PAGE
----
e. Motive

Plaintiffs have also not sufficiently pleaded that Kleinfeld had any motive for any allegedly wrongful conduct. "Though it is not necessary to plead motive to establish that a defendant acted with scienter, its presence can be persuasive when conducting a holistic review of the evidence." Rahman , 736 F.3d at 237. But "motives that are generally possessed by most corporate directors and officers do not suffice; instead, plaintiffs must assert a concrete and personal benefit to the individual defendants resulting from this fraud." Avaya , 564 F.3d at 278 (alteration omitted) (quoting GSC Partners CDO Fund v. Washington , 368 F.3d 228, 237 (3d Cir. 2004) ). Here, Plaintiffs have not alleged any facts that Kleinfeld received a concrete or personal benefit, and therefore cannot support an assertion that Kleinfeld had a motive to engage in wrongful conduct.

f. Percentage of sales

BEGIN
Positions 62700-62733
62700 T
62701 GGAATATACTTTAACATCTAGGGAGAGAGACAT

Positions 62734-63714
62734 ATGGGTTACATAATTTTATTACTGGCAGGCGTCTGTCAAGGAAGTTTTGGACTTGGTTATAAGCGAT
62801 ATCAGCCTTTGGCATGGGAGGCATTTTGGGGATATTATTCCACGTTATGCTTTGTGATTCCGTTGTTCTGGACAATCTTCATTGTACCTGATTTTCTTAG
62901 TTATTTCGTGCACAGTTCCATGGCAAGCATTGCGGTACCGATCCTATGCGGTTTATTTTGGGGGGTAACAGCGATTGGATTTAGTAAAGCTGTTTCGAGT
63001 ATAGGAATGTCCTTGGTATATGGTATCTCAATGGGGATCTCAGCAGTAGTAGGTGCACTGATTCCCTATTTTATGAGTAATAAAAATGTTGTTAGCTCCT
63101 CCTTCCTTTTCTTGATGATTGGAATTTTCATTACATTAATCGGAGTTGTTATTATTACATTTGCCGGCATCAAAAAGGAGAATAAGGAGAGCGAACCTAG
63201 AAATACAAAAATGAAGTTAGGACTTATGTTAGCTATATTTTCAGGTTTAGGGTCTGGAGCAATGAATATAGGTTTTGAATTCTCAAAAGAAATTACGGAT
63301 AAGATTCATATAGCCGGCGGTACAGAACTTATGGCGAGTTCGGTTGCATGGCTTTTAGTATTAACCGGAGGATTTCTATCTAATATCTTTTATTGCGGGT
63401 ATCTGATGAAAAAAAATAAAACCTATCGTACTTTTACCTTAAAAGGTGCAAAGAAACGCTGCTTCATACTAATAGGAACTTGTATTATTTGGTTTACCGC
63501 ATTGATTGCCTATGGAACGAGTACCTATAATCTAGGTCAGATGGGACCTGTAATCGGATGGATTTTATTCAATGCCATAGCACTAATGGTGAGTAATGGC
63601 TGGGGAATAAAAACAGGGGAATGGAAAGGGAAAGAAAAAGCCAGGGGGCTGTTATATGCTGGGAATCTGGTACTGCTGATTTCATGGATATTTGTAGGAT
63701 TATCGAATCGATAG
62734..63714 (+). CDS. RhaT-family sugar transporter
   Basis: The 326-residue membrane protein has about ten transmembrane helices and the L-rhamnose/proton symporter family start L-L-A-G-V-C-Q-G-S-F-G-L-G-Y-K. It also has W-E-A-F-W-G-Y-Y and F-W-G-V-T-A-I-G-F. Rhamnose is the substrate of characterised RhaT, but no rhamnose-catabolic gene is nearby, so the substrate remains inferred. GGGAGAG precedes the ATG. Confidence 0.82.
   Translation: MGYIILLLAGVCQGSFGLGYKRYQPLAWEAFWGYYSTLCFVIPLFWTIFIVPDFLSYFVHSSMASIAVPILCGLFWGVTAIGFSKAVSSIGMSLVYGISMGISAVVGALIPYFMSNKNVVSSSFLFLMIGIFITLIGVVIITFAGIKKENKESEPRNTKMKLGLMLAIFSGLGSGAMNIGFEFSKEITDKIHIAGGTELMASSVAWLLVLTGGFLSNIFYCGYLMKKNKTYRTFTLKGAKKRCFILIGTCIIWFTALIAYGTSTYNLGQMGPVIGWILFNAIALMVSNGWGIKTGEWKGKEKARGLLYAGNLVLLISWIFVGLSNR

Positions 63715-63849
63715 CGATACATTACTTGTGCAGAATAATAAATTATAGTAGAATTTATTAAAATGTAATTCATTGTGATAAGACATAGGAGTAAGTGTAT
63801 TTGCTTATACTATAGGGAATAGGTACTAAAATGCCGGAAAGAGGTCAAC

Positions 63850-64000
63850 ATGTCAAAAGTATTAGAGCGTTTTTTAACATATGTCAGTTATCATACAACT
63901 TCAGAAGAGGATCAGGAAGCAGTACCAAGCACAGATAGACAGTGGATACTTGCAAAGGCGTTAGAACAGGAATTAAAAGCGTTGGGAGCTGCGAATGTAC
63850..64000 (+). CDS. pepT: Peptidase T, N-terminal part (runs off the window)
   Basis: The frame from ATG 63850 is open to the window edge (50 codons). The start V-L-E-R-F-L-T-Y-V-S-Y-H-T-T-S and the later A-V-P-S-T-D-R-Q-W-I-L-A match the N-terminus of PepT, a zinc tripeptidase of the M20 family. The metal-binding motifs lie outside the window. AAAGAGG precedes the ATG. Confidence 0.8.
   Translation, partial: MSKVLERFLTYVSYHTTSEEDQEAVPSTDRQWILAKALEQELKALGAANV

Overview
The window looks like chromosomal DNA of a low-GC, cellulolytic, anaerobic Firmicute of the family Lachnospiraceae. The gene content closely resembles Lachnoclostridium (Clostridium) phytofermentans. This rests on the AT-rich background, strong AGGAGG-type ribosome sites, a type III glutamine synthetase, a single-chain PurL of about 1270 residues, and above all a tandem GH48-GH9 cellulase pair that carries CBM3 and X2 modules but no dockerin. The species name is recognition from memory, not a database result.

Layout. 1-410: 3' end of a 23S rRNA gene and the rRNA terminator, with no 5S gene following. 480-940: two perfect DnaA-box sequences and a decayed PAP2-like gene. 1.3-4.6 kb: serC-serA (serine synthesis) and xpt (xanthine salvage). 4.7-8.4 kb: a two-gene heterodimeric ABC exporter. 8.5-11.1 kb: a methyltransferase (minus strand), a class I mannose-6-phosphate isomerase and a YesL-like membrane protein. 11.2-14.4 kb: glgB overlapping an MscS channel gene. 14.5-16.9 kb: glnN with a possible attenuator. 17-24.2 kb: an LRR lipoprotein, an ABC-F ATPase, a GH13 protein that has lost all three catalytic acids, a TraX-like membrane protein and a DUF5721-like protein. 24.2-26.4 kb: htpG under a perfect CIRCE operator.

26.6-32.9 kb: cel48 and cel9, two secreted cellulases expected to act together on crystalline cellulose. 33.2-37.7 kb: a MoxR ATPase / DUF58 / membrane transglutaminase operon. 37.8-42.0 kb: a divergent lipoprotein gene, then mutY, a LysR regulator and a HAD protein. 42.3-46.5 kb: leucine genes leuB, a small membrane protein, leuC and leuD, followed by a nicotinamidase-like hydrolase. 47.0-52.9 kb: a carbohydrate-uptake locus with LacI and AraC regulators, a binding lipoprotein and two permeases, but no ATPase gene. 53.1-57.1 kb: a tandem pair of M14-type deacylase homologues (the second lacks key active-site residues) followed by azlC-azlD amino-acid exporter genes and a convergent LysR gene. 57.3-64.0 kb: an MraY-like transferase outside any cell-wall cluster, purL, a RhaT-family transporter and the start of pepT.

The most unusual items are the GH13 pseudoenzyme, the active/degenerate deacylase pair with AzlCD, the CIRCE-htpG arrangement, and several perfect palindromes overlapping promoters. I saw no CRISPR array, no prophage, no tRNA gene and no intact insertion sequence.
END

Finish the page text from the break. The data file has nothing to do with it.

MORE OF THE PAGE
Defendants pepper their briefing with the statistic that in 2016, sales of Reynobond PE for building applications in the UK totaled less than .03 percent of Arconic's and its subsidiaries' total sales, accounting for just $3 million of more than $12 billion in total sales across all businesses. (See, e.g. , Defs.' Br. at 12, 20 & 36.) Defendants have not made a formal argument based on that percentage of sales, but contend that: "[i]n light of the small amount of these Reynobond PE sales in the context of Arconic's overall business, it is not surprising that the Complaint does not contain a single, specific, factual allegation that Arconic or its senior executives knowingly or recklessly made materially false and misleading statements to the market about Reynobond PE's use in the UK, or for that matter elsewhere." (Defs.' Reply, at 7.) Defendants cite to the 2017 Earnings Call Transcript for this figure. However, as noted supra note 1, the Court will not consider the Earnings Call Transcript's figures for their truth, as Plaintiffs have placed them in dispute and did not rely on them in their Complaint.